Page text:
First of all, I want to say that every one of us responds pretty much the same way to stimuli. We all try to avoid pain and welcome pleasure. It seems to be inserted into our nervous systems.
As a digital marketing strategist, I have seen that many times it is productive to remind your clients of the potential pain related to the lack or provision of your product or the pleasure associated with having it. For example, when you are finalizing the cart process and we are ready to buy the laptop from your website, it seems like a good idea to remind us of the possibility of purchasing a surge protector. Surge problems are especially important in this environment because they can wipe out your investment in a second.
Maybe we don’t want to be reminded of the extra charges that may need to be covered in order to feel safe, but nonetheless, it is better to know the possible problems and be prepared than to not know and blame it on the company we are buying from.
Future Pain versus Present Price
The key here is that we ponder pain very highly. We want to avoid pain now and in the future, so sometimes we are willing to experience a small amount of pain now if we are sure that it will prevent us from much greater pain in the future. Now, there is a key word here as well: “sure.” One problem with this technique is that many businesses have used it, and it ends up not preventing the greater pain in the end.
Here is an example. I purchased an iPad for my daughter. As I was checking out, the gentleman asked me if I wanted to purchase “AppleCare.” I politely declined, and then he looked at my daughter and then back at me. She is six years old. She, as any six year old is not ready to be fully careful and care for an iPad without the high potential for accidents. He knows that. I know that. He paused for a moment. Then he looked at me and asked me: “Are you sure? I would truly recommend it.” And there and then, it happened. I looked at the future. He was able to make me look into my future and see the future pain I was to experience. Then compare that future, “potential but very likely”, and the present charge for AppleCare. And just like that, as if by a weird kind of magic, I said: “ok.”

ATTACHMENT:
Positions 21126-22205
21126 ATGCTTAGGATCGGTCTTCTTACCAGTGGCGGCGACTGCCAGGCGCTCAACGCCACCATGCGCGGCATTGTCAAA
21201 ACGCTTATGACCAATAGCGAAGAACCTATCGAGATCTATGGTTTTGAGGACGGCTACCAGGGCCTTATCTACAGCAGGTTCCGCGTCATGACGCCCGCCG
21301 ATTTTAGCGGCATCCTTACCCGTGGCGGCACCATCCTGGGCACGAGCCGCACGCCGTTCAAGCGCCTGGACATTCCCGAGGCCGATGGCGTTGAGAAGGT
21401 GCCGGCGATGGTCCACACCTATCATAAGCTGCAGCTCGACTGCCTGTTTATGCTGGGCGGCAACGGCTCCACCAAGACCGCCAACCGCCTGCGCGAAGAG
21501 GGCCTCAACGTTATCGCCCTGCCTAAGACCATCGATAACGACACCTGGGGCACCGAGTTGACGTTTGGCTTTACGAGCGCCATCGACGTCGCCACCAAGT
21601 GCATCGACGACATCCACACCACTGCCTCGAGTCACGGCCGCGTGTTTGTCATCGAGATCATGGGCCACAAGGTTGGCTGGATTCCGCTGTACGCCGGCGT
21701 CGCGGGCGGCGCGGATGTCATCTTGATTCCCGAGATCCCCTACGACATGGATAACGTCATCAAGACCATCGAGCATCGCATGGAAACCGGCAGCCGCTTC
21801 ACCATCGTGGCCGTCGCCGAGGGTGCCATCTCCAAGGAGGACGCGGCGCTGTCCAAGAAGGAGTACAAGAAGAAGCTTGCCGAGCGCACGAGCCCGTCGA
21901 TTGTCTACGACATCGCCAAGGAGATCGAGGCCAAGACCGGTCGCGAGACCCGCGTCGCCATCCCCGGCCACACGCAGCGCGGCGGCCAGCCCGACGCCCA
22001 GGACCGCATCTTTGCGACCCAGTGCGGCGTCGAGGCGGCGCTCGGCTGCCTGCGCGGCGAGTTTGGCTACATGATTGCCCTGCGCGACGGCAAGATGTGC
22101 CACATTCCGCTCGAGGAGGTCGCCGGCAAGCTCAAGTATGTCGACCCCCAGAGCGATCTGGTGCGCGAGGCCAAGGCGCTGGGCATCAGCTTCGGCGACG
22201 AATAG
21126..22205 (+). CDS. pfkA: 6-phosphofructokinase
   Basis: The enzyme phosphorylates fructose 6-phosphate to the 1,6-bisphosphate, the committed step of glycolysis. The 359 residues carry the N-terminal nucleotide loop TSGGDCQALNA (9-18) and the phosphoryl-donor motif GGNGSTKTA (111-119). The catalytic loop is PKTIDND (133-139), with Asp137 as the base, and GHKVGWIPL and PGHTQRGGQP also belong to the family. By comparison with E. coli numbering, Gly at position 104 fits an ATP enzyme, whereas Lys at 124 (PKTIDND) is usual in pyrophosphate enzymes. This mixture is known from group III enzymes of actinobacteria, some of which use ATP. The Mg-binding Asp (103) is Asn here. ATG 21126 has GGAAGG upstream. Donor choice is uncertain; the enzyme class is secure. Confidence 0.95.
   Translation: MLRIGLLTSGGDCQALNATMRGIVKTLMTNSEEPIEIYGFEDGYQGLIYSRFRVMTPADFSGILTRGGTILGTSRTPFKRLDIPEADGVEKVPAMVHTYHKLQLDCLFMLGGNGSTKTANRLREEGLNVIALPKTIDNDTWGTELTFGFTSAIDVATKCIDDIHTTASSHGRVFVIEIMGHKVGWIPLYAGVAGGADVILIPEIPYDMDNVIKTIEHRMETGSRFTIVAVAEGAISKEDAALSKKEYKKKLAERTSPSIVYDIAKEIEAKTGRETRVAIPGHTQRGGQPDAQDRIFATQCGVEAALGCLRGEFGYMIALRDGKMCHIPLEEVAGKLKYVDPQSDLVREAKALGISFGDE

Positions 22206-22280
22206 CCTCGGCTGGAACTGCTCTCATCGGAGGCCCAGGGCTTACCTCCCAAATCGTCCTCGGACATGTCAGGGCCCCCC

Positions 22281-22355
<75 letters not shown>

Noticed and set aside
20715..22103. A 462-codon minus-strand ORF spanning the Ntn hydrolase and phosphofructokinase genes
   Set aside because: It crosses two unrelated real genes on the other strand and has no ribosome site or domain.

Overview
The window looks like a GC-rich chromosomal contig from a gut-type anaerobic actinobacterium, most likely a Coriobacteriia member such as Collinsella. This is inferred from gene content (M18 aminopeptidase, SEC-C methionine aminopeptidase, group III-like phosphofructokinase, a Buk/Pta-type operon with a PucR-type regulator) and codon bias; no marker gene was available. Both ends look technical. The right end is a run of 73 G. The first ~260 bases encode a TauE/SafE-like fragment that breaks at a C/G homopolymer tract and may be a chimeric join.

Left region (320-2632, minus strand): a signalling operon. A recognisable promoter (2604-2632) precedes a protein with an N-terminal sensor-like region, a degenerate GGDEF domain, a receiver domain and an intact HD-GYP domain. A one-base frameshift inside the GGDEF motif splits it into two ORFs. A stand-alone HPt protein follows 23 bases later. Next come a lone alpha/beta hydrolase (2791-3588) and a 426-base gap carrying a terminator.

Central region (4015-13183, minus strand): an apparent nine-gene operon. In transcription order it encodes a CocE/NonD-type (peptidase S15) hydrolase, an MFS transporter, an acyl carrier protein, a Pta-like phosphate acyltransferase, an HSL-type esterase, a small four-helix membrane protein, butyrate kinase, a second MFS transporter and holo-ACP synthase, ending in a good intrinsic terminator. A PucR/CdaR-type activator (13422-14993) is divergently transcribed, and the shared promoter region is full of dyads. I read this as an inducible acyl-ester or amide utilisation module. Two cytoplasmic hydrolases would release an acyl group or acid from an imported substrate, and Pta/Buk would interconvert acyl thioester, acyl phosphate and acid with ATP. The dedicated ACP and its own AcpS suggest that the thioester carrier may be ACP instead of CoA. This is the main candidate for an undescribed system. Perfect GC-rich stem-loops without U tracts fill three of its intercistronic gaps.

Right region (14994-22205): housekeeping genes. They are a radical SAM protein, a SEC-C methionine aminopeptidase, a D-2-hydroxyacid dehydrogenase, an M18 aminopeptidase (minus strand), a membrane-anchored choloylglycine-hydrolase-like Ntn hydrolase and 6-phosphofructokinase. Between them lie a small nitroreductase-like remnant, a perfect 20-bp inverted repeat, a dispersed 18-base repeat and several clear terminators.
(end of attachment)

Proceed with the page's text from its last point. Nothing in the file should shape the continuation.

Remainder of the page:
Now, I am not saying that selling insurance as a way to manipulate your clients is the way to go. In fact, I would absolutely tell you that is the fastest way to lose all credibility for your business. What I mean is that if you truly care about your client, about their experience, about their enjoyment of their life and finally about the capacity that your product or service has to make their lives better, then you will have more opportunities, not less, to provide value for them, and therefore make more money for the business. If you understand the pain of your client, and you sincerely want to reduce that pain, you’ll do better.
Pain is a very good advertising mechanism if used correctly and responsibly.
Start using pain in your Internet marketing strategies today.
If you want to learn more about how to implement successful interactive marketing strategies and tactics for your particular business situation, contact Merkados today.